Section two introduces an adult psychotherapist in poems that continue to hone the knife edge of self-discovery. Her practice sometimes  quickens the therapist’s own memories. One patient sees in her face a pond you have dropped a pebble in (“Tsuneko”), and an incest victim draws me a tight cell of panic,” a line that would read very differently without the “me” (“Improbable Angels”). In a harrowing vignette from “Crisis Clinic,” a woman cannot recall the last time she fed the baby she holds, and the doctor is told, We’re waiting / for you to tell us what to do. Detachment is eroding:  Careful, I think. / You could drown in there.

Tropical fish return in section three’s “Black Carp,” but what “lurked” before now swims into full view:

                                                   .   .   .    torn silk,

                                                   spilled ink upon the water,

                                                 glimpsed, you swim  

                                                 into memory.   .  .    


                                               Glimpsed, you recur.

Memories are a source of creative potential as well as of menace, a door held open. Still, we discard them like small change until loss teaches their value, and rowing at lunchtime / in the rented boat becomes like / the only coin issued with an inverted “d” (“Appreciating”). In “Sweet Grapes, Cut,” a perfunctory visit is recalled as the last outing, the last car trip as well as last opportunity to “out”—and perhaps forgive—a father’s transgressions.

Where preceding poems exercised restraint, the last one unleashes a fury wild as the conflagration that destroys an entire neighborhood:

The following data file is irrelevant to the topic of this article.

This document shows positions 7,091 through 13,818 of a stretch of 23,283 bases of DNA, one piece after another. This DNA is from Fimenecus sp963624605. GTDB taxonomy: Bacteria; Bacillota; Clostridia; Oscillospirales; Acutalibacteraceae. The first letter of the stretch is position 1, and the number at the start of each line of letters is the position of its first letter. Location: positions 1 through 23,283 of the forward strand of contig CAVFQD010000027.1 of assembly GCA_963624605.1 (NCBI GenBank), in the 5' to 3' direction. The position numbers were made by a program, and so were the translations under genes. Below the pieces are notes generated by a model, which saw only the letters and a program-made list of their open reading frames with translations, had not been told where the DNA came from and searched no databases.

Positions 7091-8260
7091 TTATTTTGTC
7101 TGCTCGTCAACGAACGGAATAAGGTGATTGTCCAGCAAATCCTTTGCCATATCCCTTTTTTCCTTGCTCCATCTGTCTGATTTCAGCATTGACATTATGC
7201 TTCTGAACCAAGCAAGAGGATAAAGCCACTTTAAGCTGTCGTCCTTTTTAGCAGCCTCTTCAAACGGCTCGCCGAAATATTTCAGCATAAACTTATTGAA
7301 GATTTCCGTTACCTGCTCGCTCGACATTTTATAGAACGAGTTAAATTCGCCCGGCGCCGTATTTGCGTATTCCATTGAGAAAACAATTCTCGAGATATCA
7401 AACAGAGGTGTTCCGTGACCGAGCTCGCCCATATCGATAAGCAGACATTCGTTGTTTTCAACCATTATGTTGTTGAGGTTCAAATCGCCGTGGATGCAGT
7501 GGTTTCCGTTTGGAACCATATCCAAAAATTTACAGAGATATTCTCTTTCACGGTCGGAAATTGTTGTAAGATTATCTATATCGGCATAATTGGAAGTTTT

I stood on our roof, watching

                                              the fire come, stood and screamed at the wind,

                                              wind blowing towards us, orange and black mountain

                                             of fire, stood and screamed at the wind, black smoke

                                             and a vortex,  (“After the Firestorm”)

The house burned in four minutes, erasing even the memory of memories.

                                            It’s not like you see the unfaded rectangle

                                           on the wall where the picture was

                                           and miss the picture. Because there is

                                          no longer a wall. Or the room.

Barn’s burnt down — / now / I can see the moon, Masahide once said, and such fire also clears the way for Kolodny’s retrieval of repressed memory:

                                             .   .   .     as if anyone

                                            could have saved us   as if she could have saved me

                                            as if the flames   his hands    mouth   the rest

                                            that scorched    me   could

                                            have been prevented   .   .   .

These lines represent the book’s first departure from regular syntax and punctuation; extra spaces generate terrible ruptured energy as something long tamped-down erupts into furious flame. What happened  in the past matters less than that the speaker here finally perceives fully the darkness relegated to the edge of awareness in previous poems.

After the Firestorm  begins with water and ends with fire. In between stretches the thread of a life, picked up, dropped, picked up again. The speaker survives a traumatic past to discover a future “dormant under the blackened earth” (55), perhaps the creativity that gave birth to these remarkable poems. This book set me in search of my own “word pond,” recovering a memory of mills spinning silk more beautiful than anything I could imagine, in lint-filled factory air that perhaps caused my mother’s death. I’d forgotten all about those bobbins. But I have mine back now, and I am unwinding it still.